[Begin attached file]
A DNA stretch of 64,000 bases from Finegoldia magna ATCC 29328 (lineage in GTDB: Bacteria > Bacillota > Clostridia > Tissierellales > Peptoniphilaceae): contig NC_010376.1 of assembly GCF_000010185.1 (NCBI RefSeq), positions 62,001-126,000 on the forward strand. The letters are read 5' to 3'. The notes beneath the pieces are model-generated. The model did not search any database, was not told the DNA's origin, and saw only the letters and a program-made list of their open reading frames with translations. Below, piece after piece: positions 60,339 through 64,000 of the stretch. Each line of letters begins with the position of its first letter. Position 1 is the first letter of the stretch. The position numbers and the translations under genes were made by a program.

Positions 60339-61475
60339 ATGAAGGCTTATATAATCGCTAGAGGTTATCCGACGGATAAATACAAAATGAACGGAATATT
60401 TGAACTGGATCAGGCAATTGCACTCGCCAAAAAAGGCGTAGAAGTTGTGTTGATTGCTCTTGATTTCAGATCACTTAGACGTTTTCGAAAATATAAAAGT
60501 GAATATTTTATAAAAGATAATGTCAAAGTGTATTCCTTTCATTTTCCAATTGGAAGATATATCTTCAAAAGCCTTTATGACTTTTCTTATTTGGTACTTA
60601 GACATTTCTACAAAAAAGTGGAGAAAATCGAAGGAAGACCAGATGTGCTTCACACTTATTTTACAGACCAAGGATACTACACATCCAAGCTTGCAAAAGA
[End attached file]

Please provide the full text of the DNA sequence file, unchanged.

A DNA stretch of 64,000 bases from Finegoldia magna ATCC 29328 (lineage in GTDB: Bacteria > Bacillota > Clostridia > Tissierellales > Peptoniphilaceae): contig NC_010376.1 of assembly GCF_000010185.1 (NCBI RefSeq), positions 62,001-126,000 on the forward strand. The letters are read 5' to 3'. The notes beneath the pieces are model-generated. The model did not search any database, was not told the DNA's origin, and saw only the letters and a program-made list of their open reading frames with translations. Below, piece after piece: positions 60,339 through 64,000 of the stretch. Each line of letters begins with the position of its first letter. Position 1 is the first letter of the stretch. The position numbers and the translations under genes were made by a program.

Positions 60339-61475
60339 ATGAAGGCTTATATAATCGCTAGAGGTTATCCGACGGATAAATACAAAATGAACGGAATATT
60401 TGAACTGGATCAGGCAATTGCACTCGCCAAAAAAGGCGTAGAAGTTGTGTTGATTGCTCTTGATTTCAGATCACTTAGACGTTTTCGAAAATATAAAAGT
60501 GAATATTTTATAAAAGATAATGTCAAAGTGTATTCCTTTCATTTTCCAATTGGAAGATATATCTTCAAAAGCCTTTATGACTTTTCTTATTTGGTACTTA
60601 GACATTTCTACAAAAAAGTGGAGAAAATCGAAGGAAGACCAGATGTGCTTCACACTTATTTTACAGACCAAGGATACTACACATCCAAGCTTGCAAAAGA